Last edited 23 days ago by VLD
Vytautas
Vytautas
23 days ago

LOL, they didin’t even bother to change the name (Shuma -> Shum). And I though I don’t like the Ukrainian entry just because it’s not my cup of coffee, now even moreso for plagiarism.

Colin
Colin
23 days ago
Reply to  Vytautas

If Ukrainian is similar to Serbo-Croatian, then ”shuma” and ”shum” have different meanings entirely, with the first meaning ”forest” and the second one ”noise”. I totally get them taking from folklore raising questions (which should be raised), but EBU should be more explicit in guidelines. They might brush-up these rules for 2022 onward. Their main concern are lawsuits regarding plagiarism and rightfully so, but cases of public domain takeovers and auto-plagiarism (or should we call them ”replays”, lol) do fall into the gray area. I think that both claims that it should or shouldn’t be okay have some gravitas behind… Read more »

Last edited 23 days ago by Colin
Jonas
Jonas
22 days ago
Reply to  Colin

Copyright laws are not their main concern – it wouldn’t be the EBU that gets sued, it would be the performer or the supposed songwriter. That’s not why the rule exists. It’s a contest for original songs. Fairness is the main concern. Just like I can’t enter a poetry contest with an Emily Dickinson poem, or a short story contest with James Joyce’s The Dead. Changing one word is not enough.

Jimmy Smit
Jimmy Smit
22 days ago
Reply to  Jonas

Fairness allows for modern retellings though. Just like Shakespeare In Love leant on Romeo and Juliet, or Will Self’s Dorian retold Oscar Wilde’s Picture of Dorian Grey, or Bridget Jones’ Diary with Jane Austen’s Pride and Prejudice.

Go_A haven’t proposed to simply turn up and do a traditional performance of a well-known folk song. I see the argument that they’ve taken a few lines and crafted them into a modern retelling of the folklore.

Last edited 22 days ago by Jimmy Smit
Jonas
Jonas
22 days ago
Reply to  Jimmy Smit

Those examples are far more loosely based on the originals, though. I don’t know the Will Self book. West Side Story could be another example…or Pride and Prejudice and Zombies. I do see your point, but still disagree in this case.

Jimmy Smit
Jimmy Smit
22 days ago
Reply to  Jonas

I agree with you that those examples are more loosely based on the originals — that might also be due to the form of those works, as novels and films. A modern retelling that’s original enough to be distinct from its source material is obviously harder to achieve in a 3-4 minute song.

Do you think the original creator/s of the folk piece would arrive to 2021, however many decades/centuries after they created it, and think that SHUM was distinct or an exact plagiarism of their work? I think it’s probably the former.

Last edited 22 days ago by Jimmy Smit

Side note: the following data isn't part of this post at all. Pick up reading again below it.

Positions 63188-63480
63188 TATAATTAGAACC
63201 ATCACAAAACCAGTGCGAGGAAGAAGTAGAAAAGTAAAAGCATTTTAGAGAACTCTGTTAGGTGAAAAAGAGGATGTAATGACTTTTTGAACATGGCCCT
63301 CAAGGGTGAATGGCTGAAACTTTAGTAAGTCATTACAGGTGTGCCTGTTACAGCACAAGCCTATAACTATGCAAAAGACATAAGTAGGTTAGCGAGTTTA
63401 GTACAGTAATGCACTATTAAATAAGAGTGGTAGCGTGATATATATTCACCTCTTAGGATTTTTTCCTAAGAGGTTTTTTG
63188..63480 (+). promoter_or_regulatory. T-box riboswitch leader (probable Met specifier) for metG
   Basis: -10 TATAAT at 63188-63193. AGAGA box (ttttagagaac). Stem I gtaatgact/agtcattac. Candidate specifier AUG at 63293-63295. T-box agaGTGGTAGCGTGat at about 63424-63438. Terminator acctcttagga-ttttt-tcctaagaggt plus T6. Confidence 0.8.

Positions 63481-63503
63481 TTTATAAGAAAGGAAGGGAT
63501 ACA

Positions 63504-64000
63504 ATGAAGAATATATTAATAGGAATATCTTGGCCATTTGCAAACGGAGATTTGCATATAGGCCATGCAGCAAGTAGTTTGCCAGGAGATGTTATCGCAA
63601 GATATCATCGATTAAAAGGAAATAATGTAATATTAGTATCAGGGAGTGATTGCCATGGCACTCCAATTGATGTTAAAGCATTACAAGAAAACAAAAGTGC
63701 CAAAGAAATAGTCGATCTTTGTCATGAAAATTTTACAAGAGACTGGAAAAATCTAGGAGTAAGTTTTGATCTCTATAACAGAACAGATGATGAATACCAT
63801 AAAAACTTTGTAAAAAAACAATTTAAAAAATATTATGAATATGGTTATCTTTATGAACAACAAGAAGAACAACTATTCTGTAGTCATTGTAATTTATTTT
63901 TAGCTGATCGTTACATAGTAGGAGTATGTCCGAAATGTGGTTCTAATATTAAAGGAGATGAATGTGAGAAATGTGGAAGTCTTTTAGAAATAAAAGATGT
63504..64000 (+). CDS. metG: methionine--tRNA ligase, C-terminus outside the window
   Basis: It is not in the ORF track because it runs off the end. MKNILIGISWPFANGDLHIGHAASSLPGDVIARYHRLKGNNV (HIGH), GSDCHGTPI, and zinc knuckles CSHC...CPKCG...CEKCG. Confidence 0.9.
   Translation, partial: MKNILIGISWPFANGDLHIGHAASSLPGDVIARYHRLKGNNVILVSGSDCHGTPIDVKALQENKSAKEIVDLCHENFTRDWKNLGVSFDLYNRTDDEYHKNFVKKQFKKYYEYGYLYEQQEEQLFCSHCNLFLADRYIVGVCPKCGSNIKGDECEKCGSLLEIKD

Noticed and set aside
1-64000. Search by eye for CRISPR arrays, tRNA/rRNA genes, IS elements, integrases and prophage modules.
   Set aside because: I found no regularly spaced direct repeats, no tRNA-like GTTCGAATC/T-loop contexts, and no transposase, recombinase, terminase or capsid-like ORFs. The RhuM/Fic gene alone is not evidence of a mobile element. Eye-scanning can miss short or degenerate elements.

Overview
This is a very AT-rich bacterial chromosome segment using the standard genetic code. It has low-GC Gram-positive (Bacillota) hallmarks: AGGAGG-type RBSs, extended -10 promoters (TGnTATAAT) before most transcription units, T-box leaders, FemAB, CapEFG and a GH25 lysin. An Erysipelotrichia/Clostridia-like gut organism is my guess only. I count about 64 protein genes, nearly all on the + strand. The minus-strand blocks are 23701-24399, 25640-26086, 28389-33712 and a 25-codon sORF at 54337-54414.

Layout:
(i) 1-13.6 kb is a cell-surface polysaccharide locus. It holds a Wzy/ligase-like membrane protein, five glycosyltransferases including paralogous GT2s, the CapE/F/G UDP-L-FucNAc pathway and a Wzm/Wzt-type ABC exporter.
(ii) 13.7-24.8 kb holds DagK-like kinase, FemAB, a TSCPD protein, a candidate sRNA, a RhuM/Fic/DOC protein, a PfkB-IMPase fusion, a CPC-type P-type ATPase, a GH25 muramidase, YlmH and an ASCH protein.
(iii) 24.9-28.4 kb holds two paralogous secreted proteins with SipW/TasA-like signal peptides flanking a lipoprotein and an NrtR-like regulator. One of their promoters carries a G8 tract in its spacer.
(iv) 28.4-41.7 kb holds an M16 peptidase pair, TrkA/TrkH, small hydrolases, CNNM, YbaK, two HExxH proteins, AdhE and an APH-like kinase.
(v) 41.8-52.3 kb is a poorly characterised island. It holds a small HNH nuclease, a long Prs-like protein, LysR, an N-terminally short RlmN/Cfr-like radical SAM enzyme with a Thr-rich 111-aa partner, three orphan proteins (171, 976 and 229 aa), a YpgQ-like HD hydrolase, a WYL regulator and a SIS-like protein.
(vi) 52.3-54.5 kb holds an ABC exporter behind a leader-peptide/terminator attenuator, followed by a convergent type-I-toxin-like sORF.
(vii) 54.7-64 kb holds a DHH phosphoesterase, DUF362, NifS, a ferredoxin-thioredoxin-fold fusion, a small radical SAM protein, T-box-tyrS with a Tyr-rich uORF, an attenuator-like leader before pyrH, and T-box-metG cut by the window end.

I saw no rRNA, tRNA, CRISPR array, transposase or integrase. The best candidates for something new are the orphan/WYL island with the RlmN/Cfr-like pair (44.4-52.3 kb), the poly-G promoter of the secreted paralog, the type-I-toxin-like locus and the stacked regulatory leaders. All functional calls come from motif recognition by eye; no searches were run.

Jonas
Jonas
22 days ago
Reply to  Jimmy Smit

I think they would recognize their work, yes. Let’s try a musical example. Rich Girl by Gwen Stefani – would you let that enter?

Jimmy Smit
Jimmy Smit
22 days ago
Reply to  Jonas

It’s a really good question, Jonas. I wouldn’t have a problem with Louchie Lou & Michie One’s ‘Rich Girl’ entering, as I would say it’s sufficiently distinct from ‘If I Were A Rich Man’ from Fiddler on the Roof. As for Gwen Stefani’s ‘Rich Girl’, it’s definitely as close to the ‘fine line’ as a song can be in relation to originality/plagiarism. It obviously shares some lyric content with the other two songs but it is largely rewritten, is in a different key, is a different genre of music, and has a distinct sound. It’s not a direct cover in… Read more »

Last edited 22 days ago by Jimmy Smit
Jonas
Jonas
21 days ago
Reply to  Jimmy Smit

Like you say, there is a fine line – such a fine line, that I’m not sure that anybody could agree just where it is, or how the EBU could even determine or articulate where to look. Rich Girl would be out for me. I’d be afraid it would encourage others to follow, and soon half the songs would be trying to do something similar. Maybe some getting it right, but others going too far.

Jimmy Smit
Jimmy Smit
21 days ago
Reply to  Jonas

I don’t disagree with you Jonas—and now you have me imagining ESC 2013 full of Euphoria variations—dancing cows to Moophoria, flower-themed ballad Eufloria, indie relationship song Whophoria, Montaigne-esque identity questioning song Disphoria, it could go on…

Colin
Colin
22 days ago
Reply to  Jonas

That is absolutely correct. Having an original (in however loose sense of the word, considering how many genres and similar styles there are) song should be the focus. However, EBU’s concern does seem to be primarily focused on copyright lawsuits. Yes, it’s not them that would be sued, but having a chosen entrant DQ over plagiarism accusations does throw a bad shadow on everyone involved. I’m just emphasizing how these rules should be more clear on exactly how much, if any, sampled material is allowed and then apply the same standard to everyone.